Infectious disease specialist Dr. Monica Gandhi, MD, MPH, delivers the latest on monkeypox (or MPX), including what to understand about its origins, which patients are at risk, how cases are trending, how to optimize testing accuracy, when to provide “compassionate care” treatment and who should get the vaccine. Plus, hear her thoughts on reclassifying MPX as an STD.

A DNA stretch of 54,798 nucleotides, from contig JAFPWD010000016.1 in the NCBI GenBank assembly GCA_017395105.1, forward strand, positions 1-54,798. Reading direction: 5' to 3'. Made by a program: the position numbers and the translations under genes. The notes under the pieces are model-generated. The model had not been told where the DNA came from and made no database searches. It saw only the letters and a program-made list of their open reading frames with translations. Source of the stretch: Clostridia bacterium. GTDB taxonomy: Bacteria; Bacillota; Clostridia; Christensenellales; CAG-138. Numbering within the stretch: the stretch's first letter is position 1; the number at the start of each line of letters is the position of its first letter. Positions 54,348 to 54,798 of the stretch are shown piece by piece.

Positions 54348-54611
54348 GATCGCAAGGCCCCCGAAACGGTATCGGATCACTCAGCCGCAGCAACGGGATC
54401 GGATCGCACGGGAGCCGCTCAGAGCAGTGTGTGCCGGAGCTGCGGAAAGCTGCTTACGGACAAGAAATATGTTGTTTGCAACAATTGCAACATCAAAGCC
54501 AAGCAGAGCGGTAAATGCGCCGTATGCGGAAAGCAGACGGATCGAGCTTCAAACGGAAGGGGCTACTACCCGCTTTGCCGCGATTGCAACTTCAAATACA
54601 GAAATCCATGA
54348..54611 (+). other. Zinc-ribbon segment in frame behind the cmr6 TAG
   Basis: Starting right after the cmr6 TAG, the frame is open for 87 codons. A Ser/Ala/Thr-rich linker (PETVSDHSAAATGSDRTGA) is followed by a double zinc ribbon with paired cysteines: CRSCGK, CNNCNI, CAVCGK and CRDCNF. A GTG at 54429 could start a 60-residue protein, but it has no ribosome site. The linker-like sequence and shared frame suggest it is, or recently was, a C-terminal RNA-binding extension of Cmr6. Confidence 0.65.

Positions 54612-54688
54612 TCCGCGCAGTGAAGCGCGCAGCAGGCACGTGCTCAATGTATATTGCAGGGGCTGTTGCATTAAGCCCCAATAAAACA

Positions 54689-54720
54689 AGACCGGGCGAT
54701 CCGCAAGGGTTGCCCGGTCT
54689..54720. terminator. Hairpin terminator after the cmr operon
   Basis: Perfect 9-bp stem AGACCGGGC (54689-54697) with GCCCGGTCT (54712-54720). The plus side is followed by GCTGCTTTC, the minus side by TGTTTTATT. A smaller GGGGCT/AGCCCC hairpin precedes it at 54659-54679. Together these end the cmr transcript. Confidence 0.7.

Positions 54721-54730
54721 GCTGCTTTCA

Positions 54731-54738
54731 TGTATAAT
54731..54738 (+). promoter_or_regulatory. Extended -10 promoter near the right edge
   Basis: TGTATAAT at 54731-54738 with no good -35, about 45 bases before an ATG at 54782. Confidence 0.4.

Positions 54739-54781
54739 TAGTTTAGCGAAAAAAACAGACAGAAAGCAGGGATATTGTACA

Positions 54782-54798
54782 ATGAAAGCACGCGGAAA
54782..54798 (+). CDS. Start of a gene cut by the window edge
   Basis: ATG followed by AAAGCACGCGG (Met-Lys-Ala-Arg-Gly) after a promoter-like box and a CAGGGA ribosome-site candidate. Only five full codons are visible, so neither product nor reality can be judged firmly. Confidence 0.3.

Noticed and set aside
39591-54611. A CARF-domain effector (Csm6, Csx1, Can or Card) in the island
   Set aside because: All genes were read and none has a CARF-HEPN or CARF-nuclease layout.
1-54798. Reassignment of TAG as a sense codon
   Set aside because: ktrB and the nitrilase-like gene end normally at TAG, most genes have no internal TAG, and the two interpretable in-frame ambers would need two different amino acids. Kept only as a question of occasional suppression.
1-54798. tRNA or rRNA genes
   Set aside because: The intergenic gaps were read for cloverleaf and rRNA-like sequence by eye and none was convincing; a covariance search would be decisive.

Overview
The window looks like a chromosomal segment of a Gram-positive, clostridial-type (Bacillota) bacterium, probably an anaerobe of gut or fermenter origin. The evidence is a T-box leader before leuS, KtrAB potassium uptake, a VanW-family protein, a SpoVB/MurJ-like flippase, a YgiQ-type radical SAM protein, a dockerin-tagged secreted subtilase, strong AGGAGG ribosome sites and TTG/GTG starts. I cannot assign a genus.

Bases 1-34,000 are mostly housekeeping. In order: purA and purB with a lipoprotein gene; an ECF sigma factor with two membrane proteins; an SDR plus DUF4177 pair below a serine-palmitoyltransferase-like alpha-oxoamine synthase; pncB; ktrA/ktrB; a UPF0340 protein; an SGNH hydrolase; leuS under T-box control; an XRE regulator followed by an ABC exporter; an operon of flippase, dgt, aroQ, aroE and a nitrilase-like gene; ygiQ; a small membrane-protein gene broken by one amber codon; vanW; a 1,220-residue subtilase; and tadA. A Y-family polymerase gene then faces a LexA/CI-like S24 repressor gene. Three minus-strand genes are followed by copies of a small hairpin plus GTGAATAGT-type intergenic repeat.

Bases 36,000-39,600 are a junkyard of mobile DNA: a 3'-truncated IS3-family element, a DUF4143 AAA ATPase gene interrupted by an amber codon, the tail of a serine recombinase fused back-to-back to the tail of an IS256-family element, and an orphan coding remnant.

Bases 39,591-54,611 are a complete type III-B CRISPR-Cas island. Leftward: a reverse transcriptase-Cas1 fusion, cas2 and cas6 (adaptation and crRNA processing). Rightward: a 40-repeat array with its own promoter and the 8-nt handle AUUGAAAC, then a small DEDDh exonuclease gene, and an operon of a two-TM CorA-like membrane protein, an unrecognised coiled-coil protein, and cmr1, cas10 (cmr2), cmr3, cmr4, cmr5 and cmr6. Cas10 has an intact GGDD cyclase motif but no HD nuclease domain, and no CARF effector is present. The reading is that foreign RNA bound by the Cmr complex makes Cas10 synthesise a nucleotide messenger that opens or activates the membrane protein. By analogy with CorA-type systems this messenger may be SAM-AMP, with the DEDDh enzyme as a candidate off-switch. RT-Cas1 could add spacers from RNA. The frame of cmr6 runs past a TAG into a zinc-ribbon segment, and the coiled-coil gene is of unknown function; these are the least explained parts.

So I'm going to talk about everything monkeypox but we're gonna start with the history of it. So you know the way to think about monkey pox is essentially and and and the W. H. O. Is debating this name. So I'm going to refer to as MPX which I think maybe it's new name. But it's essentially a member of the pox verde family of viruses called Ortho pox virus. And specifically it's a double stranded DNA virus and the subset. So if you think about these three viruses that we hear about a lot SARS cov two is an RNA virus. HIV is a retrovirus. So it goes from RNA into DNA. And then that D. N. A interval it's into your chromosome. And monkeypox specifically is a double stranded DNA virus. It's family only has a few cousins. The Ortho pox virus has three other members of in the fam One is smallpox which was now eradicated um declared eradicated by the World Health Organization as of 1980. The second is vaccine E. A. Which was used to make a smallpox vaccine. And the third was cowpox virus. So these are the three major um cousins in the family of monkeypox. Now, where where was this even described? How did it even get this name? Well, it was first described in 1958 where two outbreaks occurred in monkeys used for research and that's where it actually got its name in no way or monkeys major carriers of the disease which is why um that and that sort of strange stigmatizing aspect of the name is why there's a real attempt to change it. But right now it is called Monkey Pox. It's closely related to smallpox as we talked about. And where did we used to see it before this large outbreak that we're experiencing now? We did used to see it essentially over the last decade. Why over the last decade in Western Central Africa? Because probably the mass smallpox vaccination programs which had been stopped in the late 70s, most everywhere they had worn off. And so we have a generation that's grown up without any smallpox immunity and then started seeing these outbreaks mostly over the last decade in western Central Africa in what are called endemic regions. So this is an absolutely heard of virus we just had never had. It caused such a large outbreak as it did starting on May 4th. And those endemic outbreaks usually were connected to having some connection or touch or a bite of infected animals. So rodents like rat mice and squirrels um or touching animals. And in the us actually we never really saw it except in returning travelers. So in 2021 to returning travelers from Nigeria around a lot of people on the plane, You know did a lot of contact tracing but it's not very easy to pass in that way and there were no context but that's when we saw it in 2021. Just two returning travelers from Nigeria. There was a strange outbreak in the U. S. In 2003 but it was also related to rodents. So what had happened is infected animals and were brought over from Ghana. They got connected to the prairie dog population in the midwest. People bought these pet prairie dogs that were infected with M. P. X. And there was 71 cases of MPX in um in people in the midwest. It was a small outbreak, no human to human transmission. So always thought related to animal exposure prior to this. But in the context of a large outbreak that we're going to talk about next, Nigerian scientists and clinicians have come out and said, you know, we have seen sexual transmission of this virus. It's just that in places where homosexuality is criminalized, we're not going to be publishing or talking about that the Public Health Department but they're actually likely was sexual transmission even prior to this large outbreak, which is mainly being driven bisexual activity. So what about this outbreak? When did it start? And where are we with it? Well, it was called non endemic because it wasn't in western Central africa. It started in the UK Canada Australia. Us. But the first case was reported to the World Health Organization on May 12. So we now have more than 4.5 months worth of data. We really know how this was being spread. The earliest cases were in the UK than the rest of Europe. And then in um it was sort of linked to raves in Spain and Belgium And it went to many countries, 118 countries, but the places where it first started is where the cases have come down the most dramatically. So that would be UK. And Europe. And now here in the us and we'll talk about it as well. In terms of this epidemiology, it is overwhelmingly among gay and bisexual men, 98-99% of the cases are in men. And this top curve that shows you this this what age groups that's occurring in men really looks like a very typical curve for sexually transmitted disease. That's mostly being spread in gay men in the gay male community. It does seem to be from sexual contact. And I'll talk about that more. We used to say maybe skin to skin, close respiratory contact, but the majority of transmission I think is actually sexually transmission. And and again we'll talk about that the U. S. Is now leading the world in cases then brazil is next and then spain and France. But we are seeing decreases in most areas of the world, except there's still some increases. Unfortunately in some countries in latin America like Colombia, the cases have absolutely been slowing in where it first started Rarely. There can be transmission from close contact, even if the majority is actually spread. There is rare transmission from close contact. There are 31 cases in Children probably from parents having the lesions and then cuddling or hugging the Children. Um and there have been overall in this 65,000 person outbreak, 20 deaths total, it doesn't have a very high mortality. There are actually two clade in endemic in endemic regions and there's what's called played one which used to be called the Congo Basin clade. And now and those played too, which is what used to be called the West Africa played. And this is seems to be the West Africa played a lower mortality rate. But there have been 20 deaths, 11 of those have been in Africa and the remaining nine. Um I show you here and one of them was in a severely immuno compromised adult male in Los Angeles. So in terms of the US outbreak, 25,341 cases and New York used to be leading the country in cases, but the cases have come down very significantly in New York and now California is leading the country in cases, but more in southern California and Los Angeles. The cases have come down here in the bay area and in San Francisco significantly. And when we turn to and then we'll definitely will stop any time and ask questions because I'll talk a little bit about other infectious diseases as well. But in terms of the symptoms of this infection, it really does. This is one of the largest case series which was published in the new England journal in july of 528 cases in 16 countries, 98% gay bisexual men at that time, 75% white, 41% had HIV And skin lesions was really the most common symptom, most commonly. These skin lesions were in anatomical areas of sexual spread, anal or genital lesions, and they can be very painful, singular or multiple, ranging from flat all the way up to blisters. And I'll show you a picture in a minute. There were mouth lesions which are also very painful and 5% And and systemic symptoms occurred in about 60% of people. So that was um some fever, big lymph nodes, lethargy muscle aches. And there was no distinction in this smaller case series between symptoms with those living with HIV or not. And these are an example of some of the lesions. You can see that they're not always in the same stage of progression, but they can go from flat to the more blisters to the particular lesions and then crusting and once they've crusted, they are no longer infectious. So, in terms of the larger case series, because the CDC has now published a larger case series, this was published in the mmwr on august 12 and this was 2891 cases, um 99% men. Again, 94% of those who would be interviewed reported the same sex activity, 41% White. And there has been an absolute change in the demographics in this country for more of white gay men to now as the latest data. Much more burden in uh in Latino and black gay men. And so it's important to to in terms of vaccine equity um, to to ensure that we get out to those communities, the vaccine. Um, 41% of people also had HIV. That's it's it's very unusual for them both to have the exact same percentage of HIV. Um and it's also unusual in the sense that 41% of gay men obviously do not have HIV. So it's it seems that there's an interaction or an enrichment somehow in the monkey pox. In cases of monkeypox, of those who have HIV, this is the first time we've ever seen HIV and an Ortho pox virus temporally overlapped. Remember smallpox pretty much gone by 1979. 1st case reports of HIV 1981. So we don't really know the interaction between Ortho pox viruses and HIV before this. And maybe there is some propensity in the state of HIV to get Ortho pox viruses. 42% without pro drome and this in this case, 46% genital lesions. And then another follow up report in the mmwr looked a little bit more about well, in that same series. How many other stds were there. And this was an important study because of those in this. There was 1979 cases in this um in this evaluation was a subset of that 28 91 and there was higher rates of HIV. 38% but also high rates of other stds 41%. So syphilis herpes these are comedy a gonorrhea but herpes and syphilis can of course do present with ulcers often singular. So it's very important to screen for more than one STD. If you're screening for monkeypox and in this particular case series they were able to take a closer look to see well any difference in the symptoms between those who had HIV and those who didn't and actually those who had HIV there seemed to be more rectal symptoms more tin, isthmus, more bleeding. Um rectal bleeding more prevalent or bloody stools more practice. They didn't comment if there are more anal lesions but there seem to be more symptoms in that area. And so that so far seems to be the most distinguishing look. And I certainly think that anyone with HIV should be targeted for the vaccine. So I wrote a position piece with other kind of STD experts that I think at some point we have to just decide if we call this a sexually transmitted disease. We we we are position statement says that that we do think it should be called an S. T. D. And the reason to do that as it helps target your resources. But importantly remember that there are other stds that can rarely spread by other means her peace. For example we all learned in medical school about Herpetic Whitlow which is the legion that you can get on your finger. If you touch a herpes lesion that's not sexually spread. But you can get it from touching the lesion prior to universal gloving during general exams by health care workers. Health care workers would get syphilitic lesions on their hands when they examine general syphilitic lesions and moleskin contagious. Um Also could spread from contact and not sexual transmission. But if the majority of the spread is sexually transmitted like in herpes syphilis um then I think it should be called an S. T. D. And I think there's there's good reasons to do that. But it has not been labeled as such. Another sort of major piece of evidence of why it's really sexually spread mostly and again not all but mostly is that swab in this study in your surveillance swabbing urethral or anal swabs. Um You could see viable virus in those swabs. So um not only is it viable in the semen but just even in the anal canal which likely indicates that it's viable viruses is spread from person to person through anal sex. So our next turn to the vaccine because the vaccine you know was really the vaccine for smallpox because we hadn't had designated vaccine for monkeypox but they're close enough related. And how do we know that the smallpox vaccine A. K. M. 2000 or the genius vaccine which is the one we prefer because it has fewer side effects. How do we know that it works against monkeypox? Mainly because the temporal relationship that we only started seeing monkey pox pandemic outbreaks in western Central Africa once smallpox mass smallpox vaccination program ceased and had worn off and I think that's really important. And so um and so beyond that there was a small study from the DRC which I'll show you in the next slide that indicates that there's about 85% protective efficacy against MPX with a smallpox vaccine. You heard from the Biden administration on August 8 to give the vaccine because we have less doses fewer doses of vaccine than we needed by then. Um to give it into germ aly and the reason for that strategy is if you give it subcutaneous Lee you need a higher amount actually. Um and intradermal administration of vaccine which hasn't been studied Virginia. So I want to be clear with that. It's been studied for other vaccines, other um commonly used vaccines. Um But intradermal administration the reason you can use a lower dose if you put it right into the skin raising a blub like PPD is because um there's a lot of energy in presenting cells there in the in the in the in the surface of the skin. And so that is the current method that has been endorsed by the California DPH to give the vaccine while we're waiting for more vaccine supply. Um, and in one vial of 10.5 mills, you can get almost five doses of 50.1 mils with intradermal administration. Again, the main most convincing evidence that we know it works is we only saw this problem once smallpox vaccination programs ended. This is a P N. A. S paper that models that, but this is also a small paper from what was called at the time that is D. R. C. Uh Democratic Republic of Congo in 1988 88. That estimated about 85% effectiveness of the smallpox vaccine against MPX. And we've certainly seen success. And what does that mean? Well, we've seen decreases in cases worldwide from the MPX outbreaks starting around the third week of august um, these cases have been very steadily declining both worldwide and in the United States. And this is the map here on the left, the United States, the one on the right is the worldwide outbreak and essentially, dr Tedros from the, the director of the World Health Organization is postulating that will likely be able to eliminate this virus from US UK europe. Um, latin America places essentially where it's not in the animal Reservoir, which it does not seem to have gotten into. Um, and that's great news, but that also means that places where it's endemic, where it is in the animal reservoir where it is in rodents will need the vaccine to and as the vaccine has been rolling out unfortunately. And very maybe predictably if we looked at what happened with the history of HIV and HIV treatment access Western Central Africa have not been given an offer doses of the vaccine. So here in the us over 680,000 doses have been administered. You can see as of the latest that we have started administering the second dose which it is a two dose vaccine administration 28 days between doses or can go longer. And in terms of how many people need it, if we just look at the US I think everyone who qualifies for prep for pre exposure prophylaxis. I wouldn't just include men that would include anyone with multiple sexual partners. And that's about 1.2 million individuals. They probably all should get the MPX vaccine. And then if you had 1.2 million and you times that by two, That's the number of people who qualify for prep you needed. And then at least the 648,500 gay or bisexual men who are living with HIV should get the monkey pox vaccine. Um and that's an additional set of doses. So I think about 3.7 million doses should be given out in the us. And again we're at about 650,000. So we're making progress but we still have a large population to vaccinate. And I think the HHS has really made a lot of movement in getting more vaccinations to um uh the U. S. Population. They made a deal with the genius vaccine company which is called the Bavarian nordic company to deliver more vials of actually that we can make 2.5 million doses of genius here in the United States. Um which I think is going to make our vaccine supply up to 5.5 million by the end of the year. One thing I want to add on testing and then we'll go to treatment and then I'd love to hear your questions. Then we can talk about polio and measles if we want. Which is that very rarely. Just very rarely when the way you test is you should take two swabs if you can from one lesion rarely. Um it's a PcR test and there has been some cases in California where there's a deletion in the in the primer essentially used for the Pcr in the part of the virus that that is being amplified in the tumor necrosis factor receptor gene. And if that deletion occurs, the PcR will artificially look negative even if they have M. P. X. So if you really think they have MPX please report that to the California DPH and they will run a different ways so that we can see if it's these one of these rare false negatives. Again it's very rare. But I wanted to make you aware and then I will just end with treatment because I told you about the vaccines were getting out. The vaccine cases are going down all that's getting better. But but there is a treatment and and this really should be used for anyone who needs it on compassionate use. And what I mean by that is there are some people um, uh, that fundamentally um, in treatment who have so much pain or multiple lesions that we need to get them treatment. And what is this treatment it's called? Tech over matt, What is this? It's an antiviral. How do we know that it works in MPX? We don't actually, it's just that it was, it works in smallpox. And how do we know that? Well, it was approved under what's called the animal role in 2018. And what that means is that actually the military is still being vaccinated for smallpox even though it's been eradicated in the case of a bioterror event. And because of that, there are some rare cases from the vaccine, because both of these vaccines are live of eczema vaccine. Autumn where there can be essentially a um reaction that looks like smallpox. Um, and so there has been some treatment of eczema vaccine Autumn with um, take vera matt. And those cases have resolved and beyond that there's nonhuman primate data. Um, that looks like take over matt works against smallpox put putting that all together. Take over matt is actually approved for smallpox. And so as I told you case reports you know even since it's been eradicated in in in vaccine related um uh conversion that it does work for that. And how do we know that it anything about mps? Well there was a study published in Lancet I. D. This year in the setting of this large outbreak that there were seven people who were in the U. K. And they got take over man and they all got better. Sorry actually they all got something else but we're not using this. Three of them got something else but one of them got takeover matt. They got better. Kind of hard to tell right because they are natural history is you're going to get better um But shorter viral shedding than than those who didn't get take over matt. And then the largest case series of people that I told you about. One of the largest case series in the New England journal. Of those 528 individuals where we talked about the symptoms. Um 2% had gotten tech over matt. They didn't really say much about those individuals. They just said quote they got better again that's the natural history. So we don't really know. And then there is a case series published just two weeks ago in the C. D. C. 549 patients here in the US who got take over matt from May to august. And in this case um they did get take over matt and uh and they got better. Again we're not it's not a great comparison but there's a lot of hints a lot of anecdotal evidence that people do get better. We can't really compare it against people who didn't get taken care of at unless we did do a randomized control trial and that's what's going to happen. At least it showed it was safe. So what do I mean by a randomized controlled trial? Well there is one start that that just started actually by the way don't put them in the randomized controlled trial. If they have very sensitive lesions high risk sites severe fair and rectal pain, lots of lesions rapidly progressive lesions. You know something where they need to be hospitalized. Go ahead and ask for the compassionate use of tech over matt from the C. D. C. You have to fill out some paperwork but it's absolutely worth it. But there is a trial that just started and that's really because we have some degree of equipoise if it really works and doing a randomized control trials. The best way to tell against placebo. And so we do symptomatic treatment. If people get sick we give them take over matt if people get sick we do sits past we do gabapentin tin sometimes opiates. It's it was a very we had a high number of cases at ward 86 in July. But what about this clinical trial and why are we doing it? It really is to ensure that we don't get resistance to the drug to really compare against placebo. And essentially it will allow first in the U. A. And then marketing um or sort of a full stage approval. And so um and so what does this clinical trial look like? It's called the stomp study or the E. C. T. G. A. 5418 study. And it really is randomizing people to getting take over matt or not. Um uh It can involve Children. You can absolutely enroll Children, pregnant women. Um And again those who are not eligible for randomization or those with very severe disease. And um the schedule of evaluations is just watching people on their placebo are on the take over matt. So giving it um uh different arms, anyone can be rolled over into tech over matt and arm. See and why. One other reason that we want to do it and I'll just end with this is why we would even think about the concern of resistance. We don't think that there's any takeover amount resistance out there. But the way the takeover amount works is it binds to what's called the V. P. 37 protein which is used by orthopedics Ortho pox viruses to aggregate. And um importantly it looks like just and this is in cell culture but it looks like there would only need to be one mutation to get resistance to take over matt in the V. P. 37 coding pathway and that makes people nervous about using it in sort of a widespread way. And so we have the C. D. C. S. Said let's use it more judiciously and try to use it in the context of a clinical trial. And so we have a we are one of those sites at 1 86. If you have any one you'd like to randomize um or you'd like to enroll in this trial. Um So in conclusion this is not actually a new infection. It's been going on in Western Central Africa. They will need global vaccine and therapeutic equity um to totally contain this. I leave you with this intriguing questions we reclassified as an STD. I think we should, vaccines do seem to be working and we have a new trial going on for therapeutics.